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11th Jan 2023

Irish Eurovision competitor John Lydon calls contest ‘absolutely awful’ and ‘disgusting’

Stephen Porzio

‘The whole thing of it is disgusting to me’

John Lydon, one of the contenders to represent Ireland at this year’s Eurovision with his band Public Image Ltd, did not mince his words when asked if he watched the contest every year.

Appearing on RTÉ’s Drivetime on Tuesday (10 January), the former Sex Pistols member responded: “Absolutely not.”

He then went on to describe the show as “absolutely awful” and “disgusting.”

“The songs, the whole thing of it is disgusting to me,” he explained.

“I’m a songwriter. I perform live and these shows, they just come off so dreadfully phoney to me.

“But you know, look here we go, we’re giving it a chance to break out of that mould.”

Public Image Ltd are one of six finalists that will compete to represent Ireland at this year’s Eurovision in Liverpool in May.

The acts to represent Ireland at the contest will be chosen by a combination of national jury, international jury, and public vote.

Despite not being a fan of Eurovision, Lydon seemed delighted to be given the chance to compete to represent Ireland with the song ‘Hawaii’.

The “heart-wrenching” track is described as a love letter to John’s wife of nearly five decades, Nora, who is living with Alzheimer’s, and sees him reflecting on one of their happiest moments together in Hawaii.

“What a fantastic opportunity these people have given me,” he also told the programme.

“I wrote this song, I cried my eyes out writing it and recording it and for them to have appreciated it and put it forward like this.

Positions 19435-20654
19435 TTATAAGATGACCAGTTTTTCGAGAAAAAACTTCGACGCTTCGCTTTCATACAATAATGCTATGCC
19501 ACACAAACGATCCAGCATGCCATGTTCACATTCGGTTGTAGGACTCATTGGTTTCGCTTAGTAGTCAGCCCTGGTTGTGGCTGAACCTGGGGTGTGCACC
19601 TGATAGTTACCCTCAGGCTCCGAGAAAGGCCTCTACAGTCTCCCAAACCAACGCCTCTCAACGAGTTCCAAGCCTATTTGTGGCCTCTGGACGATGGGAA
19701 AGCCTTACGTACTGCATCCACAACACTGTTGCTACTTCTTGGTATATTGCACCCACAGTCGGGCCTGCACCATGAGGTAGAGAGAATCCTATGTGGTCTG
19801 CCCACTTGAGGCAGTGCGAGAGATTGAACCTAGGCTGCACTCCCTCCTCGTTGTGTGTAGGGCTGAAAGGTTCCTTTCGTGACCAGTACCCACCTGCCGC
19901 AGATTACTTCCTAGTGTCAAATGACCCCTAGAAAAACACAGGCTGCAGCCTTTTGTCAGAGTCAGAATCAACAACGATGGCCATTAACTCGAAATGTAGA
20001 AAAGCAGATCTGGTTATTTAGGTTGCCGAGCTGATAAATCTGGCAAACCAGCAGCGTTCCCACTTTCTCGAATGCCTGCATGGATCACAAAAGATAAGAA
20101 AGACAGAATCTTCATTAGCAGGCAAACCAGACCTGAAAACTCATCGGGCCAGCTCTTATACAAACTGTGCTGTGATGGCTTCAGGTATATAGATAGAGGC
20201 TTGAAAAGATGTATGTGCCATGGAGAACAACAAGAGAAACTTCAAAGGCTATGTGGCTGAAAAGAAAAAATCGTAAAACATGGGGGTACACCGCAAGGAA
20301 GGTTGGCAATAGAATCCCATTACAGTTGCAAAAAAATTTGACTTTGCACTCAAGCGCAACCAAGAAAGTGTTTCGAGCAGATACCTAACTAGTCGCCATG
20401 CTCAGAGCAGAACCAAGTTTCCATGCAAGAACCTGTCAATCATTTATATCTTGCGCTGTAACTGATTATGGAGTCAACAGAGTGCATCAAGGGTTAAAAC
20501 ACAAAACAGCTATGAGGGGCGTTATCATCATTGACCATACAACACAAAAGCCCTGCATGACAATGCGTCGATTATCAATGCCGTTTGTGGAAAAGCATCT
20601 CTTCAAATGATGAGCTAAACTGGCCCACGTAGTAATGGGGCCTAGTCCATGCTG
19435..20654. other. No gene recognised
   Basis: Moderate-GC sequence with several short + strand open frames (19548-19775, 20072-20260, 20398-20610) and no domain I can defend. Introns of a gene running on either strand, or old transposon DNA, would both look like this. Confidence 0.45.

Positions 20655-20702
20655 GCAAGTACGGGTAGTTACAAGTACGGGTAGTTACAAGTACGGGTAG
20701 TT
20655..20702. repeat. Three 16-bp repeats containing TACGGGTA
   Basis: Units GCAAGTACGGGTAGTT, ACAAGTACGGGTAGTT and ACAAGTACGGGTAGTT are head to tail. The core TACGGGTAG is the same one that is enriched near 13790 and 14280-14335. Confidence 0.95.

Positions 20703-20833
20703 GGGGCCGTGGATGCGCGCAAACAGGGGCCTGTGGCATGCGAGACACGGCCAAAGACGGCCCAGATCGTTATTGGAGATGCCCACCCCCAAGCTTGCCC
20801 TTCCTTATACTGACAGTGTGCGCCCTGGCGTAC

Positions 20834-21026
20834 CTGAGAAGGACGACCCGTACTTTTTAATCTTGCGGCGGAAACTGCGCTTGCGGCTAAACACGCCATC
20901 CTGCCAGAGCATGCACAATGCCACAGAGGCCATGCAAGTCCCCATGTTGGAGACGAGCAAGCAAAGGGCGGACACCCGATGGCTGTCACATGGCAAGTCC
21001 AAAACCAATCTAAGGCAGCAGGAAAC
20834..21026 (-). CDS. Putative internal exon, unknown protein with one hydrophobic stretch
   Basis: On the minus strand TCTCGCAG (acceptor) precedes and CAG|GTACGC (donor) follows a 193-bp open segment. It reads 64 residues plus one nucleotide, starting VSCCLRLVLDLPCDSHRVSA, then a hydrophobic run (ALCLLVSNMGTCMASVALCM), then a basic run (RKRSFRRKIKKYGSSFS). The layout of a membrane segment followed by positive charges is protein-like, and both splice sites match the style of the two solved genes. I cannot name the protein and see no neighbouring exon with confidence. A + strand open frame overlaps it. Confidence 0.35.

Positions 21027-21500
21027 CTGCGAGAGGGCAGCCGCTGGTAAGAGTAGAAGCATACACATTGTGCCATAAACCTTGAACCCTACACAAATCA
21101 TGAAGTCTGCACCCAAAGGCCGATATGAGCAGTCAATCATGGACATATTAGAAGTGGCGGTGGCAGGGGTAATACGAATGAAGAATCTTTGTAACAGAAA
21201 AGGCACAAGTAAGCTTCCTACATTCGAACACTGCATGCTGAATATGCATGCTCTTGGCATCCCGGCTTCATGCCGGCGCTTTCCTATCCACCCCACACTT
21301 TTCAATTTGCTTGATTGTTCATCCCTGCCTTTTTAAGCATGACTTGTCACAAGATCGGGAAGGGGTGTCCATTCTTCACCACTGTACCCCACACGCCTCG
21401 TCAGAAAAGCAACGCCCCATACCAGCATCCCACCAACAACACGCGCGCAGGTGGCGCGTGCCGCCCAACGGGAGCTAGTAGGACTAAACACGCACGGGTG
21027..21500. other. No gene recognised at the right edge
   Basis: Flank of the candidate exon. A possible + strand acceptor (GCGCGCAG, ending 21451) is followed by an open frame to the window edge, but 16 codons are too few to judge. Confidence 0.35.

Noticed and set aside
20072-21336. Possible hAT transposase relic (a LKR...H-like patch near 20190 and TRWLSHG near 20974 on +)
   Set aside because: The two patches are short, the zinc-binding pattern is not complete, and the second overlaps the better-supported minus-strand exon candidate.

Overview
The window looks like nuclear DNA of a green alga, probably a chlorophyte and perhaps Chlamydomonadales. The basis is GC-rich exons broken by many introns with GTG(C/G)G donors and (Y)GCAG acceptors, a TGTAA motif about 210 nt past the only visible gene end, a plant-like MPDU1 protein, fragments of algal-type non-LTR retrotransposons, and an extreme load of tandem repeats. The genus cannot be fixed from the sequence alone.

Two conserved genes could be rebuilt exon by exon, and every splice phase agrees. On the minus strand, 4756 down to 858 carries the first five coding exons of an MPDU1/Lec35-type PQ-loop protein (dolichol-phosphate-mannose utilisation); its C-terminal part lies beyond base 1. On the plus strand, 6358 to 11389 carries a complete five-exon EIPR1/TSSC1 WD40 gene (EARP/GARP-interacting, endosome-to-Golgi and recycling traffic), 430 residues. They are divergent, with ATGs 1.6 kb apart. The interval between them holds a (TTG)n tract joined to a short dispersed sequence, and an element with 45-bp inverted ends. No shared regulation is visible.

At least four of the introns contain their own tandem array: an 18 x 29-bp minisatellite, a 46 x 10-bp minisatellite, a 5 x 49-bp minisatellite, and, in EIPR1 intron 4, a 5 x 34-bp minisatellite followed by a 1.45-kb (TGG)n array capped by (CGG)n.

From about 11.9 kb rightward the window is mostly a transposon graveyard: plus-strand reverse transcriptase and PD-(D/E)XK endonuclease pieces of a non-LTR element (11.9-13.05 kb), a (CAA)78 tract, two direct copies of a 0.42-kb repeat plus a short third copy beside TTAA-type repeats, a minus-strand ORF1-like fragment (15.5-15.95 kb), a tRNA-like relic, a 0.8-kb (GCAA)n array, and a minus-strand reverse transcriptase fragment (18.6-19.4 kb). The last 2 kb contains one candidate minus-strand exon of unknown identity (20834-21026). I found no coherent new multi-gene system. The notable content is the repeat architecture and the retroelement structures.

“I mean my wife, when she sees this, it’s going to melt her.”

Lydon said he cares for Nora full time, stating: “She’s absolutely alright. I mean, I don’t notice the changes because I am there 24/7.

“But occasionally, when people come over they comment: ‘She’s losing weight,’ but that’s obviously going to happen.

“She has bits of her memory, she can remember things say 20 years ago almost perfectly but can’t remember two minutes ago.

“It’s up and down, it’s incredibly stressful, the physical aspects.

“But I love her so much, it’s absolutely alright and to be able to write a song about that, remembering a really wonderful part of our lives, which was a holiday in Hawaii.”

When it was put to Lydon – whose mother was from Cork and father came from Galway – that representing Ireland at the Eurovision may not be very punk, he joked: “It’s incredibly punk!”

He added: “That’s the irony of it all. Life throws up the unexpected at you occasionally and here it is. Here I am representing Ireland.

“I spent 66 years pretending to have a London accent to the point where it’s become like the dominant factor in me.

“Let’s face it, the English would never give me the opportunity, would they? Ungrateful sods that lot are.

“I guess they’re stuck with Prince Harry but you lot got Johnny.”

Asked how he plans to shake up Eurovision proceedings, Lydon admitted he had “no idea”.

“Apparently, I have to do karaoke over a backing track, which is something I’ve never done in my life,” he joked.

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